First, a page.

The issue with emulating is that you forget words are meant for comprehension; they are your guide to a story that someone is trying to tell you. They inform you of things you didn't know before. They are a bridge between the current world and the world you strive to reach.

This is why I have decided to give this blog a soft reboot. I don't want to write about things that I believe would make me sound “cool”. Honestly, I don't want to write for the sake of vanity anymore. I want to write about things I really want to express and tell. I want to go back to my sock puppets, focusing on telling a story and not emulating.

What do you think, will I make it?

How to improve the way I write and think about writing.

Changing the way I read :

Reading is still one of the most crucial parts for me to write better, but the way I analyse the text I am reading needs some changes. Instead of breaking down each sentence to understand the words, I can look at the bigger picture. What makes this writing so entrancing? How are the concepts glued together to make it seamless? What are the stylistic choices the writer has made, and why it couldn't have been written any other way?

Focusing on the narrative:

Arron Sorkin, one of the scriptwriters I admire, mentions that to have a compelling story, there needs to be a situation and intent that drives the plot forward. Even though I am not writing a plot for a TV show, this advice feels crucial. The difference between an existential monologue that has no point, the narrative needs to have intent. The narrative is essential for anything to be a compelling read, and explaining my motivation is something I can incorporate into my writing.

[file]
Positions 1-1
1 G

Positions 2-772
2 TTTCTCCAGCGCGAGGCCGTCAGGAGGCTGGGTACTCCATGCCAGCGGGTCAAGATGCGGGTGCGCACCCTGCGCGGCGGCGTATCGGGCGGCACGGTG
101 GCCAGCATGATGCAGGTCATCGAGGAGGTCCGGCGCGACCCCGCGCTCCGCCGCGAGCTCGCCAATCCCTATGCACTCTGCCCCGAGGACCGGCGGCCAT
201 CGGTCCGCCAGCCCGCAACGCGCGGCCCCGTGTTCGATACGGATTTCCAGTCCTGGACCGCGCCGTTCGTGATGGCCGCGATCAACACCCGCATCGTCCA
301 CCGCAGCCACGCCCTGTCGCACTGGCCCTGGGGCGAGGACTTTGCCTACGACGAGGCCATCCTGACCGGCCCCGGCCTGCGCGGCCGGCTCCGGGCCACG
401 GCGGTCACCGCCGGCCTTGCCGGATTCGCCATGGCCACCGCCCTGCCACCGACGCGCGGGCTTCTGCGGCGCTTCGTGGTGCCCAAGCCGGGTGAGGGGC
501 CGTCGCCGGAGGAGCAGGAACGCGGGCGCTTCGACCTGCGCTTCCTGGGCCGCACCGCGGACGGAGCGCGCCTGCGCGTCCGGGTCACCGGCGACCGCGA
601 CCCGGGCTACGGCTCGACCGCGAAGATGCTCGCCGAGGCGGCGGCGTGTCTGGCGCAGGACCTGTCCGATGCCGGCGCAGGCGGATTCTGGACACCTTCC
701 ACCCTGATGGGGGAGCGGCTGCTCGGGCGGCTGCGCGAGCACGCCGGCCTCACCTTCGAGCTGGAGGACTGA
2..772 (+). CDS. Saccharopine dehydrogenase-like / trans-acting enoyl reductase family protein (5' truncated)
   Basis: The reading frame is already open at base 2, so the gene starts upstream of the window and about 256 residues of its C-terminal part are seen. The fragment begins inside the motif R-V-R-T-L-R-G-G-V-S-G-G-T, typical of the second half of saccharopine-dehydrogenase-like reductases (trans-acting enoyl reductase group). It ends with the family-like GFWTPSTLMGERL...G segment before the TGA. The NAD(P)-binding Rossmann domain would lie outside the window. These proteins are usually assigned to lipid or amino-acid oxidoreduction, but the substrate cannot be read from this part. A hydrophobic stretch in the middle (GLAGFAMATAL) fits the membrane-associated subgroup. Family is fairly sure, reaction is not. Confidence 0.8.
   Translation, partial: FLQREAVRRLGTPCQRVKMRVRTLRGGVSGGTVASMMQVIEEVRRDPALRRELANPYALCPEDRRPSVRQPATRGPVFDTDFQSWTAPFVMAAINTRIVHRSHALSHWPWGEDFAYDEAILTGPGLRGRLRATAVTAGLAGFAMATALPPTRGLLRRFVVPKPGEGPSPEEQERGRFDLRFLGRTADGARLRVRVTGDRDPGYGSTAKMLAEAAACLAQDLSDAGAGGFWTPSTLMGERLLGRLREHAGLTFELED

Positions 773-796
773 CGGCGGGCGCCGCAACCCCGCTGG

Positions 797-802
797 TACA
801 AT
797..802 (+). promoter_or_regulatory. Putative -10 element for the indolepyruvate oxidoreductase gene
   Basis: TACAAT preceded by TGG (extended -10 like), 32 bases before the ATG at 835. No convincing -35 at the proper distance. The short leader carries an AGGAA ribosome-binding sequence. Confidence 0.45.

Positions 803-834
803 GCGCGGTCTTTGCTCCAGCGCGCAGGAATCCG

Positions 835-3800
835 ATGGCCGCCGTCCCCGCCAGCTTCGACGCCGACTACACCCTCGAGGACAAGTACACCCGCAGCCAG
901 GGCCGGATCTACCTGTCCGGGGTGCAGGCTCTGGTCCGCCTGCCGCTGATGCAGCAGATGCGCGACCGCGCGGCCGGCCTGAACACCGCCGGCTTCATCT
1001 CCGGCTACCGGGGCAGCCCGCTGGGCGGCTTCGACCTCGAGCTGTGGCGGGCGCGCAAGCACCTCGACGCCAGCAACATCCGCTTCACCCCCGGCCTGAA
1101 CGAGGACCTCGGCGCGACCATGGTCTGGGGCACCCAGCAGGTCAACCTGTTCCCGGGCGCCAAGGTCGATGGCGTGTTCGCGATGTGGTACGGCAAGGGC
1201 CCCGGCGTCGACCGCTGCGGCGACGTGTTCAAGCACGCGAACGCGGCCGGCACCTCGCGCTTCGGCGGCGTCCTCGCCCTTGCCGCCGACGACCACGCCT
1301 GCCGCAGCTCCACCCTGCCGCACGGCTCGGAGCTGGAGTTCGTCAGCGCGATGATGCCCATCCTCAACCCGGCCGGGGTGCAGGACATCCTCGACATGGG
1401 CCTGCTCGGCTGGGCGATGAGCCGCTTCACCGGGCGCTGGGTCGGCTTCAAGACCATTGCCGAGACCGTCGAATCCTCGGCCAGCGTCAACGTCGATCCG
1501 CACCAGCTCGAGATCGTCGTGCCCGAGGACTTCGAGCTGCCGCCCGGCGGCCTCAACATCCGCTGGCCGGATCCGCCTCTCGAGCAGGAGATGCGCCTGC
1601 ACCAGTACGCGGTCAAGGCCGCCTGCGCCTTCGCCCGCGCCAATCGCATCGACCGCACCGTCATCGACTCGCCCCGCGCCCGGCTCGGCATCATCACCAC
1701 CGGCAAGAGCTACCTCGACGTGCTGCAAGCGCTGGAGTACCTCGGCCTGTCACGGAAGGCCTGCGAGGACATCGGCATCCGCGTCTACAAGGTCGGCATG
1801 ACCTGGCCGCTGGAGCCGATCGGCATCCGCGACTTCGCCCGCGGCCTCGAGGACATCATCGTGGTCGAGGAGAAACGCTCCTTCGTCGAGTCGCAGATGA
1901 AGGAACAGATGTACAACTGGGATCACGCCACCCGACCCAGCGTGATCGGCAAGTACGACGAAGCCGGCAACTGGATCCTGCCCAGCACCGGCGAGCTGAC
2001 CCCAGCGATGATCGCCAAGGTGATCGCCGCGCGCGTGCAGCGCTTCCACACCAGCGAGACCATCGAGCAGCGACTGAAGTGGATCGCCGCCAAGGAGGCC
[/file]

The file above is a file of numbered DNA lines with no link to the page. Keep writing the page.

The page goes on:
Review and Editing.

Most blogs, books, and prose that I love to read have gone through a rigorous review and editing process. No matter how brutal, getting honest feedback can help one understand the flaws in the written content. Writing is a solitary task, and you tend not to see how others would read the stuff you have written. This creates an echo chamber where you cannot pinpoint why things aren't flowing as you imagined. I will focus heavily on asking for feedback and not being scared of how the first draft of something will be perceived.

The rush of jumping to the end:

I am an impatient person, and this reflects in my writing. I tend to view writing as something to be done in one sitting and rush towards finishing the blog as soon as possible. This is highly damaging as I end up skipping a lot of parts. Sitting on an article for longer than an hour and thinking about the missing pieces can be helpful for me to improve the way I write.

Where do I go from here?

One of the things I need to resist is writing yet another piece on writing. This metagame has gotten too old, and instead of hyper-focusing on writing, I should start writing. I want to write about things that I feel strongly about and get away from the loop of writing for the sake of writing.

I want to write things that I can return to years later and not feel compelled to delete them. I want to write without worrying about vanity and how this affects my perception.